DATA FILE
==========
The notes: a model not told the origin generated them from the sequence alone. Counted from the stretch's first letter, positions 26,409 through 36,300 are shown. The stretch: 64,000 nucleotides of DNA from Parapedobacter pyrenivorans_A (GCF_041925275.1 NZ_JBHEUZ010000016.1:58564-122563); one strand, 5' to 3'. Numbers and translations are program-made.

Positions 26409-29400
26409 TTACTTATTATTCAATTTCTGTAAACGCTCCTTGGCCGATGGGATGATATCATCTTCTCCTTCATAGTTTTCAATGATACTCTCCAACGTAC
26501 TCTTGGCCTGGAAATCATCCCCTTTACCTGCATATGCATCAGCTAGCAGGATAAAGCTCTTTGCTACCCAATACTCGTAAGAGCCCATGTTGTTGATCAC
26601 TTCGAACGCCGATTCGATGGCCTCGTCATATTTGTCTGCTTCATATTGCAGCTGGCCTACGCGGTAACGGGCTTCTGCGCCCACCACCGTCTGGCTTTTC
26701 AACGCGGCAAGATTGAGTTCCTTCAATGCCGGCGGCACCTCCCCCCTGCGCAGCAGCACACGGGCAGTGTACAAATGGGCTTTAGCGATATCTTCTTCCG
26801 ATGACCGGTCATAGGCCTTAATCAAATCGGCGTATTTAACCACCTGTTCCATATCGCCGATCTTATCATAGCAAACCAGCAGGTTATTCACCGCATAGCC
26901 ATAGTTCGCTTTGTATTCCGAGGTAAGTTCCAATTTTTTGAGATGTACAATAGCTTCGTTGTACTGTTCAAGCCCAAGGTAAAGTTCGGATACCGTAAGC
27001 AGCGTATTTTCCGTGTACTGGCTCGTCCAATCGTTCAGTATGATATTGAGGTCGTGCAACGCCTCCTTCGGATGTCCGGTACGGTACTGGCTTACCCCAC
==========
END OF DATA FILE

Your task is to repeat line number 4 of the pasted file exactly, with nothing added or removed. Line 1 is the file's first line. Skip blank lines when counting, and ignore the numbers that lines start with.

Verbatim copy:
26501 TCTTGGCCTGGAAATCATCCCCTTTACCTGCATATGCATCAGCTAGCAGGATAAAGCTCTTTGCTACCCAATACTCGTAAGAGCCCATGTTGTTGATCAC